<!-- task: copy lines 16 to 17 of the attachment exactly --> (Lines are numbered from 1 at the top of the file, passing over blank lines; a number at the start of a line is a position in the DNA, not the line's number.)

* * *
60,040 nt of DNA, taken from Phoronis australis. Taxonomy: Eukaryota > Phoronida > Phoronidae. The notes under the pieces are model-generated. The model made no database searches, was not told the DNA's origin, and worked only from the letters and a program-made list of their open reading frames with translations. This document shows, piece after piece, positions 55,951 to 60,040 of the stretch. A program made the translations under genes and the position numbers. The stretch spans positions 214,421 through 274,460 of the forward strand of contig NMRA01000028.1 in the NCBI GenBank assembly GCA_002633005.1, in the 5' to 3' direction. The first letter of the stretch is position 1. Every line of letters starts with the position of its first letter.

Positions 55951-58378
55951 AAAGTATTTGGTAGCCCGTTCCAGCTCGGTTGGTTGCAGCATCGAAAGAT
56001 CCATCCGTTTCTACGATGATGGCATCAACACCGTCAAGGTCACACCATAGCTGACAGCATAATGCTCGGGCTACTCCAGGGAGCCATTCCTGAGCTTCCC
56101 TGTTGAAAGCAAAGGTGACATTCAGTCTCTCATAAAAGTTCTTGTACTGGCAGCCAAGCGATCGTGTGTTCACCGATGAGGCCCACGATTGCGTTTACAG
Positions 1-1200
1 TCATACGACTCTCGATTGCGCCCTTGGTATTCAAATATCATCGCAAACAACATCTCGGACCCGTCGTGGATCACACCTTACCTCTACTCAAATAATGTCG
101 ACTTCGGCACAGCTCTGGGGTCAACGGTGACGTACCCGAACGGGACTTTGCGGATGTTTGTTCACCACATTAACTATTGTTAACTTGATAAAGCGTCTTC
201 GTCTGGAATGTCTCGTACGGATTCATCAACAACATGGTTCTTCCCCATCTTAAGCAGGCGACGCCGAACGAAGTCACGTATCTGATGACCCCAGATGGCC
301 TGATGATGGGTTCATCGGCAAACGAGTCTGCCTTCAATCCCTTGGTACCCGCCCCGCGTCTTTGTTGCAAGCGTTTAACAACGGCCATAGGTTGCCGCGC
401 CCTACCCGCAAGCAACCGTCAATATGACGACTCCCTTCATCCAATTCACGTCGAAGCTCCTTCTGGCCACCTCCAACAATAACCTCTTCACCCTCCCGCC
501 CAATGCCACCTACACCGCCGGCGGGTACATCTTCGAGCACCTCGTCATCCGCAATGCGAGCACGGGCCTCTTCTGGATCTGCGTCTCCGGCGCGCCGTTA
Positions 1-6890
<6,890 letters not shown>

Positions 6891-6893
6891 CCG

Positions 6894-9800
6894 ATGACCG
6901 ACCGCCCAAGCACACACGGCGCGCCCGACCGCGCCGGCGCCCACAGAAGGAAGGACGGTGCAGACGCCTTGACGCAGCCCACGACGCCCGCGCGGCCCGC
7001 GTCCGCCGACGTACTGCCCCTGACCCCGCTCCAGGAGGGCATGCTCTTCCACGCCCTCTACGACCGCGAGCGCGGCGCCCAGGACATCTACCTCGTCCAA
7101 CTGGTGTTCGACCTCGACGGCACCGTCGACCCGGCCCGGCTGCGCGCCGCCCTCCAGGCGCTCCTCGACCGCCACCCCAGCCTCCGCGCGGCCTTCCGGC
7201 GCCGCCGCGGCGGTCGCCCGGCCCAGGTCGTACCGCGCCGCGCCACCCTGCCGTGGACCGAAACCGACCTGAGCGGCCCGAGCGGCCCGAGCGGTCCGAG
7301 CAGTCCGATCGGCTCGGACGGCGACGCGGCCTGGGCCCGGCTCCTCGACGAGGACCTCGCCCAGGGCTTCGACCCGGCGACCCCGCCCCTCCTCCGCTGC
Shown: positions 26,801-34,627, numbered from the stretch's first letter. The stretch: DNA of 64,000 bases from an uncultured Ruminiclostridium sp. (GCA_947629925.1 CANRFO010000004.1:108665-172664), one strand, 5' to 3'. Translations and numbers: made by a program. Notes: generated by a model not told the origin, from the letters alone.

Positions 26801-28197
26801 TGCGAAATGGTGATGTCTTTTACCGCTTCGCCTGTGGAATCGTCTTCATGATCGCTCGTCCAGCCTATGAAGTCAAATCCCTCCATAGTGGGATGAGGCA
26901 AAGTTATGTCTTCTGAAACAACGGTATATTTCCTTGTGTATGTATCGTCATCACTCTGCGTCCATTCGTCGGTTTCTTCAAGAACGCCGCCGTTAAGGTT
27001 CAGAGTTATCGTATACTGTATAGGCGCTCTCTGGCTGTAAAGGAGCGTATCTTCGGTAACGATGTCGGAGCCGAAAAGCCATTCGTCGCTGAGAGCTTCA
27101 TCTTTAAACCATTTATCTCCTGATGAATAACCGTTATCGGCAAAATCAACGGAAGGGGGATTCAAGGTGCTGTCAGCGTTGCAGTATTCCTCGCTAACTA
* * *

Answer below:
6891 CCG

Positions 6894-9800